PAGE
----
Someone pegged it, Jacob. Tamiya is a bugger to brush. I have only used if for small areas and detail work -- not a large piece like you have there. I will say that Tamiya primer and paint in spray cans work extremely well for me.

Some paints -- Model Color for example -- brush more easily. Even then, you can get brush marks. I will do several coats, each in a different direction to even out the coverage.

Model Master enamels seem to brush better for me. I know people who only brush their models, but they thin the paint A LOT and brush many coats. Spray cans are easier, in my opinion, for a beginner, and for better coverage of large areas.

People also say you should wash the sprues before you paint to get any mold release residue off. I don't usually do that, though.
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Member Since: March 14, 2013
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Posted: Sunday, October 07, 2018 - 05:00 AM UTC
I've tested some Model Master enamels bought on sale, I painted them by brush, and I had similar problems: they cover very badly, they are slow to dry and they melt when one passes a second layer by brush. I don't know if I made something wrong, but really, there was nothing that could have been made wrong.
A friend of mine that utilized paints of this brand, by airbrush I think, referred that they were prone to go away with handling.
Now I am wondering how can such colors be utilized... maybe there is some way that I don't know.
My suggestion is to change brand at all. If you want to use a brush, Humbrol enamels are good for this use and don't require any primer. An alternative could be the use of Valleyo, Italeri or similar paints that are well brushable and odorless, but they require a primer else their adhesion to plastic is poor.
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Washington, United States
Member Since: March 15, 2009
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Posted: Sunday, October 07, 2018 - 06:42 AM UTC
OK, now I understand the problem-- Tamiya primer, with MM enamel paints. Or are you using MM Acrylic? -- if so, that's your main problem. If they are MM enamels, you shouldn't have any problem. Firstly, it's better to spray primers, rather than brush painting. The reason is they tend to have more uniform coverage when sprayed. Brush painting primers leads to paint build up in some areas, which dries at varying rates, without a uniform finish. This produces "hills and valleys" in the paint, which has a tendency to cause overlying coats to pool or be "repelled". In addition, Tamiya paints are Acrylic lacquers, and they can have an effect on enamels. Acrylic lacquers also tend to dry with a more glossy or finely pigmented finish that will actually repel the carrier in some enamels, which MM paints are. If brush painting is the only way you have for painting, accurate thinning is definitely required-- with the proprietary thinners. In this case, Tamiya Lacquer Thinner for the Tamiya primer, and Testor's enamel thinner for the MM paints. Using a wider brush for full coverage will also help. For the primer, you probably need at least two or three "thin" coats, allowing at least 24 hours between coats to dry. Always brush in the same direction. Then allow an additional 24 hours before applying any enamels (MM) paint, and again, starting with a thin coat of about 50:50 ratio of paint to thinner. Avoid scrubbing. All paints need to be thoroughly mixed. I think it's a myth that Tamiya paints are hard to brush-- out of the bottle yes, but properly thinned mixtures are as easy as any other paints. Really the skill here is to find the correct ratios for mixing. For Tamiya paints, because they are an Acrylic Lacquer, they tend to dry much faster than enamels, which is why many folks consider them difficult to brush paint-- the key is to add paint and thinner into the mix to keep the paint viable over time. And to be patient with the drying process. And remember, paint coverage using dissimilar thinners and carriers can often be problematic. It might be advisable to use a "barrier" coat of clear to prevent one type of thinner interacting with another type of paint. I also recommend a good spray primer. Krylon (which owns Testor's by the way), or another enamel brand might be better. I've used MM paints for years with no problem, and I've used Tamiya for years with no problem, and I've used the two together on occasion with no problem, but the key is proper thinning and patience. I recommend mixing paints in containers outside the bottle too-- get a deep-dish pallet or have several mixing containers on hand.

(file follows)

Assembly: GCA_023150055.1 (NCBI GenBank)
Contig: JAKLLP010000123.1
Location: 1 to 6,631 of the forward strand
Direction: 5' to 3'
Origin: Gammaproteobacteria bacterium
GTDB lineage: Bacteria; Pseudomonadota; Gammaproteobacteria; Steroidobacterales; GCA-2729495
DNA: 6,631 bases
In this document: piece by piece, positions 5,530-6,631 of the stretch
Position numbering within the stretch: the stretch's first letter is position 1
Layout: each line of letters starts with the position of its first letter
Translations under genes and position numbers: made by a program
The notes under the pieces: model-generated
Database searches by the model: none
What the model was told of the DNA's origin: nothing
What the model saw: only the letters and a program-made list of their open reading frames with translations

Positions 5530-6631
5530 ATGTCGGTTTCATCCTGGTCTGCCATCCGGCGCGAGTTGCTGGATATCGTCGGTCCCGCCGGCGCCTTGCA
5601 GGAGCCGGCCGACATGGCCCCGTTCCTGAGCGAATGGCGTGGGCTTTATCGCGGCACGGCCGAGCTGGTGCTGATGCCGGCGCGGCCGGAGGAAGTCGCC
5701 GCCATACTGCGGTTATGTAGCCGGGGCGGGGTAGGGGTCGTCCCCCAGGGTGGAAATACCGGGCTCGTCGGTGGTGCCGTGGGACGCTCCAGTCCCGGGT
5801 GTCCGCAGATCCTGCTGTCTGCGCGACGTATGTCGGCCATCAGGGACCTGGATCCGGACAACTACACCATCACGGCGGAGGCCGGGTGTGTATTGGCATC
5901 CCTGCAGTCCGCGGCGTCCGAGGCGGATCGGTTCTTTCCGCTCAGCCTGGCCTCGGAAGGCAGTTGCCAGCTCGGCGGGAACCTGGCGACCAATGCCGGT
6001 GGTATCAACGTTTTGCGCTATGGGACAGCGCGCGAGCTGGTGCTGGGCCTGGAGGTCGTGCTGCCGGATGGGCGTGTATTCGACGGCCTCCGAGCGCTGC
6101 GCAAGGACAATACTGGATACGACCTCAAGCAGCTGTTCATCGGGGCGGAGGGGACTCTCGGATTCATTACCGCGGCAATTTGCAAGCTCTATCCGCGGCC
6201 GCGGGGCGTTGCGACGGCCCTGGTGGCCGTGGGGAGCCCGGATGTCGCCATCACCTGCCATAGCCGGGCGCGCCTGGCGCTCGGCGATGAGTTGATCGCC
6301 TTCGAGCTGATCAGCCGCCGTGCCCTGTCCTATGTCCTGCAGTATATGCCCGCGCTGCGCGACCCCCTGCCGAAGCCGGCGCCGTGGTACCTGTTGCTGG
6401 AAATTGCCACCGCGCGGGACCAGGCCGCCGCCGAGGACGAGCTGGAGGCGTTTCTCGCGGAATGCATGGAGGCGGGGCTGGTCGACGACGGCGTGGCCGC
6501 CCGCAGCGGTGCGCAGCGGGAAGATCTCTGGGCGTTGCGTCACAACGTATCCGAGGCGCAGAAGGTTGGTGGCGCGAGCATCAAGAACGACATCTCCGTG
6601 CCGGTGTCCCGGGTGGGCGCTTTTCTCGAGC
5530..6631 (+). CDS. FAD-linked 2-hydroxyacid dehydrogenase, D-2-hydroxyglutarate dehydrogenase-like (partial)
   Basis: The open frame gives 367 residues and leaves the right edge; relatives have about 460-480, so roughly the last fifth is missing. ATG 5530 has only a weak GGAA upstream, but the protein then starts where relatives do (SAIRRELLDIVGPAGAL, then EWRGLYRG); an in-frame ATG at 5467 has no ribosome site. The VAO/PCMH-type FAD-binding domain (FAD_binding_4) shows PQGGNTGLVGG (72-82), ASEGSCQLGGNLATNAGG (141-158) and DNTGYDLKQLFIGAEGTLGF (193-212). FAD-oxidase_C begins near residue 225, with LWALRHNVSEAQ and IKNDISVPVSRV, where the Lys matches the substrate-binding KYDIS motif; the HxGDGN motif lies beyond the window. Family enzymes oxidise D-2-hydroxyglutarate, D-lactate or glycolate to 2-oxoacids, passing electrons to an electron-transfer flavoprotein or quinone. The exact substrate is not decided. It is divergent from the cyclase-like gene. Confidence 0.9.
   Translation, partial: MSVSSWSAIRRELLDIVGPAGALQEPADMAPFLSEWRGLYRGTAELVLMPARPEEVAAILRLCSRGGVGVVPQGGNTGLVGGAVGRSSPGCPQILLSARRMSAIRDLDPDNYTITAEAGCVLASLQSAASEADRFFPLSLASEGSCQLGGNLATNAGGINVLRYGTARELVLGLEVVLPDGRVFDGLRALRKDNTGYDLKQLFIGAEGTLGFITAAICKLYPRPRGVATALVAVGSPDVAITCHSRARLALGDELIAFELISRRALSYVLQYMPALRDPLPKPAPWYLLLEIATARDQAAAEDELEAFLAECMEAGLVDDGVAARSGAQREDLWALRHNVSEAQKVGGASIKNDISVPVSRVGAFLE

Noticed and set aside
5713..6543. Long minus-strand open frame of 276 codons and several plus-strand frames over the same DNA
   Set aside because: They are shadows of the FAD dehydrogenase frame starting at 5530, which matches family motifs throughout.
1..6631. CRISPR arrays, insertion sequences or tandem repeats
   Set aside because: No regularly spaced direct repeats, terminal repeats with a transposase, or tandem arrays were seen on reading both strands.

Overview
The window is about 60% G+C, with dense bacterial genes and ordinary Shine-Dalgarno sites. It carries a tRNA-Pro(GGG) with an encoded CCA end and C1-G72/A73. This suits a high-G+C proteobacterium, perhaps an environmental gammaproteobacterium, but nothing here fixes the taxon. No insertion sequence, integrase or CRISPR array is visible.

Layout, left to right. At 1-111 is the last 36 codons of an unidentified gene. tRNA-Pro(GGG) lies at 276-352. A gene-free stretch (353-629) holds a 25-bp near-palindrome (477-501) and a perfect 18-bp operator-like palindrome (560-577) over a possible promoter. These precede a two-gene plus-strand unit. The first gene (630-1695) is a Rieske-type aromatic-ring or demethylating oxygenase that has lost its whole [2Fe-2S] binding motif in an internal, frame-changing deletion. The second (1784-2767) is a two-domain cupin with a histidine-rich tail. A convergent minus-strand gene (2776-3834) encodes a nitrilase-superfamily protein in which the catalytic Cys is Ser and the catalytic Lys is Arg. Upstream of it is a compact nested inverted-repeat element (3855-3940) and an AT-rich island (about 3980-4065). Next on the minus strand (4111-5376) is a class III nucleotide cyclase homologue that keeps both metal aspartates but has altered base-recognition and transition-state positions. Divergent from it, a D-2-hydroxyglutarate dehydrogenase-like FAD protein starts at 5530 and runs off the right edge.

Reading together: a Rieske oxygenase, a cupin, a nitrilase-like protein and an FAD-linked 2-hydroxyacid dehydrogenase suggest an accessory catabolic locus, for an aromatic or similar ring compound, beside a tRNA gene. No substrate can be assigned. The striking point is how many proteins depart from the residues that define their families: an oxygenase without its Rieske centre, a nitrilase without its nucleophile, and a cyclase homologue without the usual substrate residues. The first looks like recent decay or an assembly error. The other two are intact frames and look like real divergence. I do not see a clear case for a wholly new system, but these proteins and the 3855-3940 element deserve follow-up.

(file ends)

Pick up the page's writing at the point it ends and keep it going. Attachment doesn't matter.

VR, Russ
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North Carolina, United States
Member Since: January 21, 2004
entire network: 756 Posts
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Posted: Sunday, October 07, 2018 - 08:53 AM UTC
I love the smell of Tamiya paint in the morning....

...Smells like, consistency.